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A global law firm separates from its Chinese partner, citing cybersecurity and data rules | #hacking | #cybersecurity | #infosec | #comptia | #pentest | #ransomware

BEIJING — One of the world’s biggest law firms said Thursday it is separating from the Chinese firm that was part of its global network for eight years, citing changes in cybersecurity and other rules that have rattled foreign companies.

The decision by Dentons follows warnings by business groups that global companies are postponing or shifting investment away from China due to concern about an expanded anti-espionage law, tighter controls on business, a data security crackdown and raids on foreign consulting firms.

Dentons said it was separating from Beijing Dacheng Law Offices due to changes in cybersecurity and data protection but gave no details. Dentons said in a statement Dacheng will be a “separate, standalone firm” that is its “preferred law firm” for clients with needs in China.

Dacheng joined the Dentons network in 2015. Dentons, which says it has more than 10,000 lawyers in some 80 countries, added the Chinese characters for Dacheng to its logo used worldwide.

The arrangement was unusual in China because it made Dacheng part of an integrated international network, unlike other foreign firms that have contractual relationships with Chinese affiliates that remain separate entities.

Such an arrangement might conflict with China’s data controls by giving foreign lawyers or firms abroad access to information, according to Lester Ross, the partner in charge of the Beijing office of Washington law firm WilmerHale.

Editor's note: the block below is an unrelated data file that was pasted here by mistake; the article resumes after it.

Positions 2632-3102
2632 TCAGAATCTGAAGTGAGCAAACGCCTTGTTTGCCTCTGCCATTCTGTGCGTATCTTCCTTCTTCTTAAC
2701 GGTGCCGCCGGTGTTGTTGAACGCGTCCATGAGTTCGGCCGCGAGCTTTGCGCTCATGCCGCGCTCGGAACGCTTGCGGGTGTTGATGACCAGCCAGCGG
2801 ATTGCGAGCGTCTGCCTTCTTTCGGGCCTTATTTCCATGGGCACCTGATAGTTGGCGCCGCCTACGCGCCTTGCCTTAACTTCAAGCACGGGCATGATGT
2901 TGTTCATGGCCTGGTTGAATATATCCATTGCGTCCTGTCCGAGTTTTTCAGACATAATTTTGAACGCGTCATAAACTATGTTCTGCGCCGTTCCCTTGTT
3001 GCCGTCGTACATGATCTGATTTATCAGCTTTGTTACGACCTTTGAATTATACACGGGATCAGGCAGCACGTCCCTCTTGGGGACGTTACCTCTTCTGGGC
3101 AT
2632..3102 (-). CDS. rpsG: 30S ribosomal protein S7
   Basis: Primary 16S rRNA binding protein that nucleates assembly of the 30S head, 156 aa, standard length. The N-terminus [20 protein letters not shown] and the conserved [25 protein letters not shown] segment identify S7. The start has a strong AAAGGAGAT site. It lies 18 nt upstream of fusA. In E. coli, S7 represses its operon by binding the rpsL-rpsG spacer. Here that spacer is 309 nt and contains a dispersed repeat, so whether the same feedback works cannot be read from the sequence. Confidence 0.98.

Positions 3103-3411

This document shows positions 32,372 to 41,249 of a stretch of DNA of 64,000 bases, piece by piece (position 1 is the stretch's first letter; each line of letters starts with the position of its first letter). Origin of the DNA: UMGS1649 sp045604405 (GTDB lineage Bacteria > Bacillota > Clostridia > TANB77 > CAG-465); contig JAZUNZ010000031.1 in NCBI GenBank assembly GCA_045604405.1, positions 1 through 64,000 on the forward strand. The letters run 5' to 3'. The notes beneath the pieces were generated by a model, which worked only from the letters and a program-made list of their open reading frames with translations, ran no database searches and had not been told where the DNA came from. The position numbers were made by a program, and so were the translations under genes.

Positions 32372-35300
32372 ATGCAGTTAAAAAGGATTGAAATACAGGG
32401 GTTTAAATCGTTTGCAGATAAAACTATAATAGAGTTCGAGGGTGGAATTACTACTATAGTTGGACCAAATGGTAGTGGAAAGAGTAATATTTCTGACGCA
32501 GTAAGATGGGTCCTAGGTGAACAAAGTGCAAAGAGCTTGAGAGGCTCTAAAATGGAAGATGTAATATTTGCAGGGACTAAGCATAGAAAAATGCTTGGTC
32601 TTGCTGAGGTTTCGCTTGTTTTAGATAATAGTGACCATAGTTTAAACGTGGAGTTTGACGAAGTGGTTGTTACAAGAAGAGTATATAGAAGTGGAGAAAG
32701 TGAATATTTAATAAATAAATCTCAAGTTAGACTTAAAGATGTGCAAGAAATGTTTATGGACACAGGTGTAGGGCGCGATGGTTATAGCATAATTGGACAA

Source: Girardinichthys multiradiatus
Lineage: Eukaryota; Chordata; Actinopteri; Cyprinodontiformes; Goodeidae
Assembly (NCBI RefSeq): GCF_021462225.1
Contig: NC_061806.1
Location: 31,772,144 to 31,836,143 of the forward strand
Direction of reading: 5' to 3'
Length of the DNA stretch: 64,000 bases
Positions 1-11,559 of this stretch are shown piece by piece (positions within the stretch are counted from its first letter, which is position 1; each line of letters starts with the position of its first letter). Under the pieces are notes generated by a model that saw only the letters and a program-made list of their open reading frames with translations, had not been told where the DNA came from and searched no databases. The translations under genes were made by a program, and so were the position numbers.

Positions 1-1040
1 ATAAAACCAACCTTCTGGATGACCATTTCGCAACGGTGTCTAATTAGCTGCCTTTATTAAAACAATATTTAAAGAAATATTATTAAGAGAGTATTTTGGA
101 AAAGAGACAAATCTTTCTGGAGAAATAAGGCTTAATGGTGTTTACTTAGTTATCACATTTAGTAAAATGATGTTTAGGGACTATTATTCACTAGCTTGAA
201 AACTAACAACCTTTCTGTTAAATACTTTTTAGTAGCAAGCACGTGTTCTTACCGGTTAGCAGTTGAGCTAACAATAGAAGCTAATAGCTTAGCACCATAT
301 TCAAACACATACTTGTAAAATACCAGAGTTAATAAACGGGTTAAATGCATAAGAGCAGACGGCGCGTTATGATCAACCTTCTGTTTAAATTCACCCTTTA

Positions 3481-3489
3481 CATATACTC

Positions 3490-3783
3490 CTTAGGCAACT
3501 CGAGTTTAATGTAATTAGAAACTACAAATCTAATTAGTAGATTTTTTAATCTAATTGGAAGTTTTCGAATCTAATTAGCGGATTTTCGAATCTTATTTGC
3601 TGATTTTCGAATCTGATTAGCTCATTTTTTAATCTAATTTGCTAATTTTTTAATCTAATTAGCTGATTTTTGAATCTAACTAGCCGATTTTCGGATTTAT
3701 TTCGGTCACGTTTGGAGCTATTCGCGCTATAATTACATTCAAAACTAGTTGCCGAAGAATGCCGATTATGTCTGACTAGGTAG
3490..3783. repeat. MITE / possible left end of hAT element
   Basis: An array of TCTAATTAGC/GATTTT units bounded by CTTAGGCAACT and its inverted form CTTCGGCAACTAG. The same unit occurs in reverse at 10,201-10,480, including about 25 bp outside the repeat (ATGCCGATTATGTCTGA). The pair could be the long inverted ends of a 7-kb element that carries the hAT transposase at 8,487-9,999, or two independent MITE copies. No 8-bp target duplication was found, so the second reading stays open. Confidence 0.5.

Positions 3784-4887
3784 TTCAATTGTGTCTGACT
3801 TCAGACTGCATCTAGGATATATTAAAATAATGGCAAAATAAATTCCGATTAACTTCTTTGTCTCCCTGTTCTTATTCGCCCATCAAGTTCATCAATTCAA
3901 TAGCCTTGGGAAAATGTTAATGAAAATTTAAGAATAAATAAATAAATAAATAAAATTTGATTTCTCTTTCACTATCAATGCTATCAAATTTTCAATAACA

“I suspect that this would have made it very difficult for such firms to continue to operate through such structure,” Ross said in an email.

The ruling Communist Party has tightened restrictions on the handling and protection of data about Chinese citizens and companies and what can be sent abroad.

The ruling party launched a data-security crackdown on Chinese tech companies in 2020. Consulting firm Bain & Co. said in April its staff in Shanghai were questioned by police. A corporate due diligence firm, Mintz Group, said its Beijing office was raided and five employees detained.

Unease about tighter controls has hampered efforts by Chinese leader Xi Jinping’s government to revive foreign investor interest following the lifting in December of anti-virus controls that blocked most travel into and out of China.

The British Chamber of Commerce in China appealed in May for “greater clarity” on data restrictions in the auto and other industries.

Foreign law firms can operate representative offices in China, but legal representation must be done by Chinese firms, which are tightly controlled by the ruling party. Since 2012, lawyers have been required to give an oath of loyalty to the Communist Party. Every firm must have a party committee.

“The presence of the party makes it hard to integrate the cultures and governance of foreign and Chinese firms,” said James Zimmerman, a partner in the Beijing office of Perkins Coie and a former chairman of the American Chamber of Commerce in China, in an email.

“In my view, this is the key reason it’s incompatible to have a true merger between a foreign and Chinese law firm,” Zimmerman said.


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